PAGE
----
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Password Creation & Management – Security Best Practice Series – Part 3
Joshua Skeens, CISSP, Director of Engineering, February 19, 2018

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It is 2018 and “Yes!” we are still dealing with passwords!! In Part 3 of our Security Best Practice series, we are going to dive into Password Creation and Management.

You arrived in the office nice and early to start this week off, right? You are getting ready to enjoy your first cup of coffee when Bill from Sales calls, “My keyboard isn’t working and is making a funny noise, can you come take a look?”.  Sounds like a normal day in IT land, right? As you arrive at Bill’s desk to fix his keyboard, you see it, hanging on his monitor. It is a bright green sticky note that says – UN: BillN Pass: Chester68$. You shake your head in disbelief and ask Bill what it is. He responds like you hope he won’t, “Oh, that is my password that I use for just about everything. Chester is my cat and 68 is the year I was born. I recently had to add the dollar sign because the pesky password security makes me use a symbol now!”. I feel your pain, I honestly do. I will outline some steps below to try and help you curb “Bill’s” behavior and make your life easier.

End-User Education –

  1. Educate your staff on what is and isn’t a good password. As IT professionals, most of the time we take for granted what we know. We go on with our busy days believing others already know it and the reality is that most people really don’t understand how to properly create passwords and the importance of following specific standards. They only see the end result and that is gaining access to their accounts. You should schedule 30 minutes every quarter to send out an email, or better yet, hold a small class that covers the importance of good password creation and management.

2. During your training you should teach the end users how to create a strong password and why it is considered a strong password. Educate them on the practice of using phrases when possible. “The blue ball bouncing” is a considerably stronger password and much easier to remember than a keyboard smash of characters like 59$hTnskiw0@!.

Below are some items to point out to end-users about password creation:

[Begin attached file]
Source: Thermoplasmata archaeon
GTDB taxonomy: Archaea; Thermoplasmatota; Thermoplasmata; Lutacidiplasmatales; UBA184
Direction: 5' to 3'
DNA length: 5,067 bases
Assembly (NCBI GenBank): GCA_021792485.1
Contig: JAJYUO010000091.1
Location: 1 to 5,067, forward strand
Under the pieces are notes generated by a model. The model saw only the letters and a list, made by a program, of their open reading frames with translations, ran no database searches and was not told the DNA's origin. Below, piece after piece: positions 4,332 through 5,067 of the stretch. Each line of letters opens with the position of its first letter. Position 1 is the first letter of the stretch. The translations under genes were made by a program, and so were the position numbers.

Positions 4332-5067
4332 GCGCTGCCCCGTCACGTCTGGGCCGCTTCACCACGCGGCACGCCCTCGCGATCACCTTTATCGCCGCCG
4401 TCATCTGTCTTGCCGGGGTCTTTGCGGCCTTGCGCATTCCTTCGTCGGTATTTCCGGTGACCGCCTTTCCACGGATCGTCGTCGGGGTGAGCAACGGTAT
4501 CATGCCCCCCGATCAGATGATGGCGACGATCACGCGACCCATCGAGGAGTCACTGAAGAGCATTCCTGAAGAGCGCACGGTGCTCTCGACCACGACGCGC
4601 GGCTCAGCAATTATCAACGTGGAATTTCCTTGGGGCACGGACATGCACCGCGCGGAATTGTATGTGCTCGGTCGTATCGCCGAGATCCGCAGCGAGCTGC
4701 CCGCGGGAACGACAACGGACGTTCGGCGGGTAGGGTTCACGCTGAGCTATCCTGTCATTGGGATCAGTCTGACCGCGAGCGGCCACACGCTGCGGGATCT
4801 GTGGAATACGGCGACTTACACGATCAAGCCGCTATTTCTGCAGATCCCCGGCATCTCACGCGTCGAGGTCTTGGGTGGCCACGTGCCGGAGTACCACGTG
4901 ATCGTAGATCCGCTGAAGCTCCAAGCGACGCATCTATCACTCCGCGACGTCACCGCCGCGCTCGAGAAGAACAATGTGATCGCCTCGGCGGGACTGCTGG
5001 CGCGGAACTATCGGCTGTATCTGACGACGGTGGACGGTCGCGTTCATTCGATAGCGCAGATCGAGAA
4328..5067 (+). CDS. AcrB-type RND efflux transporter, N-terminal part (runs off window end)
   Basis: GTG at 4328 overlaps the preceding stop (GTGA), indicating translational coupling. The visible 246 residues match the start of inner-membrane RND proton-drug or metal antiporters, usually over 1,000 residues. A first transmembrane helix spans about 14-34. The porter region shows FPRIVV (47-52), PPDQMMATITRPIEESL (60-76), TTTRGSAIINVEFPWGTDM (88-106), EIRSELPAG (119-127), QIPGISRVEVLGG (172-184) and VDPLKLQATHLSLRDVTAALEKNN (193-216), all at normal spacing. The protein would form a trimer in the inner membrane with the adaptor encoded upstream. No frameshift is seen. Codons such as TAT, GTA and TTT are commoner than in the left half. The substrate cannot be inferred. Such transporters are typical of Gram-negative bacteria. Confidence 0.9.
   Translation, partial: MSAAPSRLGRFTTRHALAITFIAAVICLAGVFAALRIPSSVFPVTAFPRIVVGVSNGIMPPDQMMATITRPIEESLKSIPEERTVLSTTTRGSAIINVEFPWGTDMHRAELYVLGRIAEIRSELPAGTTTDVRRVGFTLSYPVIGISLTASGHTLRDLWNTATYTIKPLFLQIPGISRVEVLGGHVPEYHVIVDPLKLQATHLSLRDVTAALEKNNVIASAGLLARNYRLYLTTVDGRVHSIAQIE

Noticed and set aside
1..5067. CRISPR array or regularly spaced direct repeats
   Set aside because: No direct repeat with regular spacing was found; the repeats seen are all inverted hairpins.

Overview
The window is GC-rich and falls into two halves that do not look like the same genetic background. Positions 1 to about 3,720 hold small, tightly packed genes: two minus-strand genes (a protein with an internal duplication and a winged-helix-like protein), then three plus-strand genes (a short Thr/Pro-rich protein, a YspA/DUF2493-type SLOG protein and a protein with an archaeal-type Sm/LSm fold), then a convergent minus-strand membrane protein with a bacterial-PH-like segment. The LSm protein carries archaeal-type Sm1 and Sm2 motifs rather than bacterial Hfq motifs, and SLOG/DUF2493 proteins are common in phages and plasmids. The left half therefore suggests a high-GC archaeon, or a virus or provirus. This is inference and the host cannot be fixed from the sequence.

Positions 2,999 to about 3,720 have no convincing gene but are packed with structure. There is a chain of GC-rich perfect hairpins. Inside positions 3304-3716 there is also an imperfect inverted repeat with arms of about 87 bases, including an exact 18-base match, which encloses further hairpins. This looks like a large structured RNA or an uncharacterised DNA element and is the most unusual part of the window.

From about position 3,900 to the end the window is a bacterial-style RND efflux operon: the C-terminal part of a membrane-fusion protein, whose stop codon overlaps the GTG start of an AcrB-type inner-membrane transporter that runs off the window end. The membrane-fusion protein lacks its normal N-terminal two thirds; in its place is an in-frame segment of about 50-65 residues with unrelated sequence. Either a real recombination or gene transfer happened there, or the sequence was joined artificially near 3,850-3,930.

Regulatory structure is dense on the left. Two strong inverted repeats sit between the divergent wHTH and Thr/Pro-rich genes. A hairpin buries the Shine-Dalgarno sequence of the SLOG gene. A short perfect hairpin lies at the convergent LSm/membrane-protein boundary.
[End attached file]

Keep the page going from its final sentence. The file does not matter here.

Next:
• Do NOT use their name, family members or pet’s names
  • Do NOT use their Social Security Number, Birth Date, Address, Phone Number, etc.
  • Do NOT use any information that would be easily associated to them
  • Do NOT use any password on more than one site
  • Use at least 12 characters for a password
  • Use a space if allowed
  • If possible, try and create long phrases

This popular xkcd comic from cartoonist Randall Munroe illustrates the efficacy of a long phrase password vs the dreaded keyboard smash.

Passphrase

3. Educate end-users that rather than remembering passwords for every site and or account, to use a password management service like one of the following:

  • LastPass – online
  • 1Password – online
  • DashLane – online
  • KeyPass – Local application
  • PasswordSafe – Local application

In short, thesee are all third-party services that allow an end-user to save all their passwords in one location and secure them with one master password.

4. If and when possible, run 2FA (Two-Factor Authentication). This will greatly increase the security of the end-user account. Instruct end-users to enable and run 2FA on any of the websites that they use on a normal basis. The website https://twofactorauth.org/ is a great resource for discovering which websites currently offer 2FA.

Password Management – 

  1. If you haven’t already, now would be an appropriate time to move forward with putting in some password enforcement rules on your User Management platform (EX. Active Directory). Force users to do the following:
    1. Password Length at least 12 Characters long
    2. Uppercase, lowercase, numerical and character requirements
    3. Force Maximum Password Age
      • Set this to 60 or 90 days. This can be shorter if you like but, the shorter the requirement typically the weaker the passwords users create. They don’t want to constantly be remembering and changing passwords.
    4. Force Minimum Password Age
      • Set this to 30 days. This will keep users from just resetting their password right back to what it was prior.
    5. Enforce Password Re-use History
      • Set this to a value of 4 or higher. This will force the user to keep cycling their passwords for the entire year.

By taking the steps above and educating our end-users we are working to create a more aware user base. This user base will hopefully over time continue to improve their password creation and management, which will benefit everyone involved. Not everyone will adhere to these best practices, but some will. I can assure you though, if you don’t start educating your user base they will NOT improve their password creation and management skills.

And what was wrong with Bill’s keyboard you ask? A key was being held down by one of the dozens of binders on his desk.

Until next time!!

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